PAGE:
Intelligent, elegant, technically gifted, physically imposing and powerful, Koulibaly is a lynchpin of Napoli’s recent era, during which he’s become one of the world’s very best defenders.
Paolo Cannavaro (CB, 1998 – 2000, 2006 – 2014; 278 appearances/9 goals for Napoli)
Another son of Naples, and the younger brother of 2006 Ballon d’Or winner Fabio. Paolo Cannavaro actually began his career with his hometown club, appearing in a pair of Serie B games in 1998-99 before signing with Parma, with whom he spent most of the next seven seasons.
Tall, tactically and technically capable, and fantastic in the air, Cannavaro returned to Napoli in 2006. In his absence the club had endured a brutal stretch, declaring bankruptcy in 2004, and suffering administrative relegation to Serie C1. By the time of his return Napoli had battled back to Serie B and, in his first season back, earned promotion back into Serie A. On Napoli’s return to the top flight, Cannavaro was named captain, an honor held hold for seven years, until his departure in 2014.
During his time with the club, Napoli not only returned to the top flight, but also qualified for the UEFA Cup in 2008, the Champions League in 2011, and won its first major trophy in 22 years – the 2012 Coppa Italia.
Pierluigi Ronzon (DM, 1961 – 1967; 227 appearances/15 goals for Napoli, 1 cap for Italy)
A solid, if not towering defensive midfielder from Friuli, Ronzon was a staple of the Napoli squads of the 1960s, serving as captain from 1961-1966. He played a crucial role in securing the first major trophy in club history, scoring the winning goal in the 1961–62 Coppa Italia final against Spal. Not only did this mark the club’s most significant success to date, but made Napoli the first club from Serie B ever to win the cup.
Antonio Vojak (ST, 1929 – 1935; 194 appearances/103 goals for Napoli, 1 cap for Italy)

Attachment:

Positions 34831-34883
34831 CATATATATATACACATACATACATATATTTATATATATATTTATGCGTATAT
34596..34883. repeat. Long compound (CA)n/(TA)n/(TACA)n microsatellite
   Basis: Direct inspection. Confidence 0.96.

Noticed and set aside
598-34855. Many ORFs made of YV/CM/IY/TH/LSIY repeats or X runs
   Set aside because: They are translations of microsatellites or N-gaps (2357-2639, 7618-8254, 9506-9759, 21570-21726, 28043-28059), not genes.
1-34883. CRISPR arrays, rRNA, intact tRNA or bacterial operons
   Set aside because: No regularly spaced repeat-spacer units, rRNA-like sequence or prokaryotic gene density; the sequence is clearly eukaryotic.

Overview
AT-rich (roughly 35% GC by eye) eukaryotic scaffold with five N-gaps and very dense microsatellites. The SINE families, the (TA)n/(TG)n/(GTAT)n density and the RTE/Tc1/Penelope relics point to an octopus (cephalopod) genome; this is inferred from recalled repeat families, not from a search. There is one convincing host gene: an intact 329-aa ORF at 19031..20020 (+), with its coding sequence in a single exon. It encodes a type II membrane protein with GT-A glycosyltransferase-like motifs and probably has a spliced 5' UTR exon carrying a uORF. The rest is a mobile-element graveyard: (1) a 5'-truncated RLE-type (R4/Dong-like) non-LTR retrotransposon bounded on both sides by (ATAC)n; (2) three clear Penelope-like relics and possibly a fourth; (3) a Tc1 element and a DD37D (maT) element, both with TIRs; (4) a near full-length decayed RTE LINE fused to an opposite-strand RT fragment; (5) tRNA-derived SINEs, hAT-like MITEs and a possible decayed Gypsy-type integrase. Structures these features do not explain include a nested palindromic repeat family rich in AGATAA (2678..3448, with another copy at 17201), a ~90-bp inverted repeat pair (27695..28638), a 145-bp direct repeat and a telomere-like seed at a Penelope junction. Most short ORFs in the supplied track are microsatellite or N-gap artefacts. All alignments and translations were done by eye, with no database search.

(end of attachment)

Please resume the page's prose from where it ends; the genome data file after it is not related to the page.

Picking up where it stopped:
One of Napoli’s first superstars, Vojak featured alongside Attila Sallustro in the late 1920s and early-1930s. He scored his 103 Napoli goals at a rate of .531 per appearance, good for third-best among players with at least 50 goals for the club. He is Napoli’s best-ever goal scorer in league play, with 102 in 102, and remains the sixth-best goal scorer in the club’s history.
Dries Mertens (2013 – present; 280 appearances/109 goals for Napoli, 84 caps/17 goals for Belgium) Signed at age 26 from PSV Eindhoven in 2013, Mertens has made the most of his time in Naples. Speedy, hard-working and versatile, Mertens has excelled in numerous roles for Napoli in the six seasons since his arrival – his favored left wing, on the right, in the middle and, under Maurizio Sarri, as both a primary striker and “false nine”.
His first three seasons, during which he was largely as a substitute, were prolific in terms of silverware. At the end of his first season, Napoli reached the 2014 Coppa Italia final. Mertens scored third in a 3-1 win over Fiorentina. Later that year, Napoli triumphed on penalties over Juventus in the Spercoppa Italiana.
The sale of Gonzalo Higuaín in 2016 allowed Mertens to thrive individually, as a more central figure in attack. He made most of the opportunity. His best season came in 2016-17, when he scored 34 goals in 46 games in all competitions, and came up one goal shy of the Capocannoniere, with 28 in Serie A. His scoring pace has since slowed, but Merterns remains a key member of the squad, with 41 goals and 23 assists in all competitions over the past two seasons.
More recently, he has been racking up the milestones. In the spring of 2019, he overtook Maradona as Napoli’s third-leading scorer in Serie A (fourth in all league play), and then leapfrogged Sallustro for third on the club’s list of scorers in all competitions. With any luck – rather, in the absence of catastrophic luck – he ought to finish the upcoming season no worse than second, as he trails Maradona by six, and is thirteen shy of Marek Hamšík in the top spot.